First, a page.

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Bad debt insurer for construction firms enters Christchurch market

Just two weeks before the collapse of Christchurch-based Challenge Steel the sales manager of National Credit Insurance Allan Mabey warned of the risky construction sector environment.

Credit insurance allows companies to make claims in the case of financial collapses leaving them out of pocket.

“We’re dealing with a large number of Christchurch insolvencies, mainly construction related, and we anticipate things will get worse. That’s why we’ve opened an office in the city.

“I’d been talking to broker about potential prospects and he mentioned a business that had exposure to Challenge Steel but unfortunately we never got to write a policy for them,” Mabey said.

Mabey’s company keeps a tally on policy claims and it shows Christchurch in the lead at 44 per cent of all claims in the first half of 2017, Auckland 28 per cent, and Wellington 11 per cent.

There were 327 claims in the construction sector over the period, worth about $15.9m.

“Whenever there’s fast growth in any industry you see significant business failures due to cash flow problems.

Mabey said his company was well placed to measure the effects of business collapse because it wrote about 65 per cent of this type of insurance nationally.

He cited the example of a Christchurch client in the construction sector turning over about $10 million a year and the bank recommended he look at credit insurance.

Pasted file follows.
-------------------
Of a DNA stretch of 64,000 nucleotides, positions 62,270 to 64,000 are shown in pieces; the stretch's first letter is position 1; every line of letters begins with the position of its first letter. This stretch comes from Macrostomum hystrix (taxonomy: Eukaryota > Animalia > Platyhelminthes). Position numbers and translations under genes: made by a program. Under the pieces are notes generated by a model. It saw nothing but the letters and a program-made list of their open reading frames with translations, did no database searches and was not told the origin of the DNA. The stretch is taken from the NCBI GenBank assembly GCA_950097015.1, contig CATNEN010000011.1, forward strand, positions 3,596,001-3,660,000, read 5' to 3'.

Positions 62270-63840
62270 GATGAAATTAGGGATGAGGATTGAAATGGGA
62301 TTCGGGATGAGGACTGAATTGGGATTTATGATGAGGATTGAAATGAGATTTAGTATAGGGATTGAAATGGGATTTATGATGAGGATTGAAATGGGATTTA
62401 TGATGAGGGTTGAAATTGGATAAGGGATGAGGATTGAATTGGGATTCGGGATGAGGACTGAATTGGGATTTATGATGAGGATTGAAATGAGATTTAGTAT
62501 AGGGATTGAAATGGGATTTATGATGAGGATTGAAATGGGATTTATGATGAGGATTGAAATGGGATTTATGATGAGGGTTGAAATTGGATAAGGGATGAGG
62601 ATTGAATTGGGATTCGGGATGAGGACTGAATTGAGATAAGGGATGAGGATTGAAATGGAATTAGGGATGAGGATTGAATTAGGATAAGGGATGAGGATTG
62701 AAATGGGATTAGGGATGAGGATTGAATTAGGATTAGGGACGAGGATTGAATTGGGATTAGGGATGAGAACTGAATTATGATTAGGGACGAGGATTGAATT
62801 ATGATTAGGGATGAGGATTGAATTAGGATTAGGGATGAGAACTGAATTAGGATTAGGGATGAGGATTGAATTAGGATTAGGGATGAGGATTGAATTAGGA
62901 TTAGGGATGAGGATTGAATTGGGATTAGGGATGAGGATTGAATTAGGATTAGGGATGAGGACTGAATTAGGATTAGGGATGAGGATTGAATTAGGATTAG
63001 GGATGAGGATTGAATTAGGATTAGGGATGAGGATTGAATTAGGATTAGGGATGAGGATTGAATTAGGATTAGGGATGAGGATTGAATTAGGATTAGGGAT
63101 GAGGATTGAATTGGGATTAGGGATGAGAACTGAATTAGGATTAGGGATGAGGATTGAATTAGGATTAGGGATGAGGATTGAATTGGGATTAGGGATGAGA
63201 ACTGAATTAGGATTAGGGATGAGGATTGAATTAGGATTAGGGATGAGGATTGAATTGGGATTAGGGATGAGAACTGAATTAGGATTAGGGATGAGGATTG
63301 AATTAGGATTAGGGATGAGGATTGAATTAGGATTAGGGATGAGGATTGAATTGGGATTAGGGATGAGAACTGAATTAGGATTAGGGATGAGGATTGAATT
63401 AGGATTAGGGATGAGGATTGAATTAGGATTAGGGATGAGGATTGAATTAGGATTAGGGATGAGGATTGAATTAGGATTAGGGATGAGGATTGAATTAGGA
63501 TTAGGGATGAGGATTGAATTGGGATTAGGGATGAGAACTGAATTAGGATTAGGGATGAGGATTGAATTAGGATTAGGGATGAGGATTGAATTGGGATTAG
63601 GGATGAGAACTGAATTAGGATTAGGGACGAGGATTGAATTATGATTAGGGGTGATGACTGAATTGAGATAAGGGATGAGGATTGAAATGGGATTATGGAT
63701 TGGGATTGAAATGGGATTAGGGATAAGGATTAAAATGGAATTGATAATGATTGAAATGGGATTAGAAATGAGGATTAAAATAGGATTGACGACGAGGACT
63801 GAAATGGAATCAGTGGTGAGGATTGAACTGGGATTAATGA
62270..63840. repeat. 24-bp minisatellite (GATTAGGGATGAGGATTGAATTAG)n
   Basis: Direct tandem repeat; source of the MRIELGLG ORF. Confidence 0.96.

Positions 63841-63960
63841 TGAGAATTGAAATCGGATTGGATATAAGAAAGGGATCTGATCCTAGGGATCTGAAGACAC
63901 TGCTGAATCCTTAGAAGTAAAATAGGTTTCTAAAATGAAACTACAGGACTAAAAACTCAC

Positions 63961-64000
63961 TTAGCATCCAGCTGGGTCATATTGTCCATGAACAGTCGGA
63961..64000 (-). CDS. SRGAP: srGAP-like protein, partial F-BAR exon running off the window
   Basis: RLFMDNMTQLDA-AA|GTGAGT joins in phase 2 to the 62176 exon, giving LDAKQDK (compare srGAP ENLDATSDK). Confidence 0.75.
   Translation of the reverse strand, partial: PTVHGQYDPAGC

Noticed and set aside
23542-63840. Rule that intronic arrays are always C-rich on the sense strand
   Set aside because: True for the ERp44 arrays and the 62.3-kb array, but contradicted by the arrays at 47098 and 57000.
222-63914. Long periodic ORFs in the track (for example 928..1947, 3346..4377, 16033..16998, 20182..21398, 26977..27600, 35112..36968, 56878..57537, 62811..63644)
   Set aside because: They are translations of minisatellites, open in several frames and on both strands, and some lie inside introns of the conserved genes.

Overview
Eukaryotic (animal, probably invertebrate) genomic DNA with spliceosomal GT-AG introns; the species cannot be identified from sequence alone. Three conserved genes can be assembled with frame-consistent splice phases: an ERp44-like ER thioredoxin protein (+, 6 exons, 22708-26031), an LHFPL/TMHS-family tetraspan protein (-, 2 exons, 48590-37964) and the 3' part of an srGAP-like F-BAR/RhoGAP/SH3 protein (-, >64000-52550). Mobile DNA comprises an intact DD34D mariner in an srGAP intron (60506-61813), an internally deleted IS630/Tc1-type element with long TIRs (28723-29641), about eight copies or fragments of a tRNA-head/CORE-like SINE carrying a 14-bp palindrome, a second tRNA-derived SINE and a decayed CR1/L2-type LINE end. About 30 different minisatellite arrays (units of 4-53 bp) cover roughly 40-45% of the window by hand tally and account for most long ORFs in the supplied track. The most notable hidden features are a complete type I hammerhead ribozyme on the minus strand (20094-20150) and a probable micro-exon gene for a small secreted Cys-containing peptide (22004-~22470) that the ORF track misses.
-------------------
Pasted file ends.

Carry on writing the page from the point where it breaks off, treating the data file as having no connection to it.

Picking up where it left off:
“After several discussions with National Credit Insurance the company decided the annual premium of about $16,000 was too expensive and it knew its clients well enough not to have any problems.

“Three months later their largest client went into liquidation owing $280,000. They are now a client,” Mabey said.

Figures collated by National Credit Insurance show a big spike in credit claims nationally in 2016, easing back a little this year.

Some of the bigger collapses in recent months included QB Construction, Banks Group, Grace Developments (2008), Point to Point Holdings, and Challenge Steel.

But there have also been numerous liquidations of smaller companies in the High Court in Christchurch which never see the light of media publicity.

Ironically, another potential risk to construction and sub contracting firms is a new law designed to protect them

James MacQueen of accounting firm BDO said many businesses don’t know about the implications of the Construction Contracts Act requiring them them to keep retention payments safely aside.

Retention payments are when a main contractor holds a portion of a sub contractors pay, generally about 7 percent of the total payment, to ensure any commissioning or unsatisfactory work is completed.

The new law requires everyone in the construction chain to do the same.

For example, if a window fastener employs a sub contractor to do rubber sealing, the window fastening company must keep aside a retention payment.

MacQueen said companies could put aside the money in a trust fund, or they could take out insurance.

However insurance companies would require companies to show they were financially strong.

MacQueen said companies unable to put aside cash or obtain insurance would struggle to attract sub contractors to work for them.

He predicted a shakeout in the industry partly because of the new rules and partly because the building boom would taper off leaving under capitalised companies which had made bids for work that were too low.

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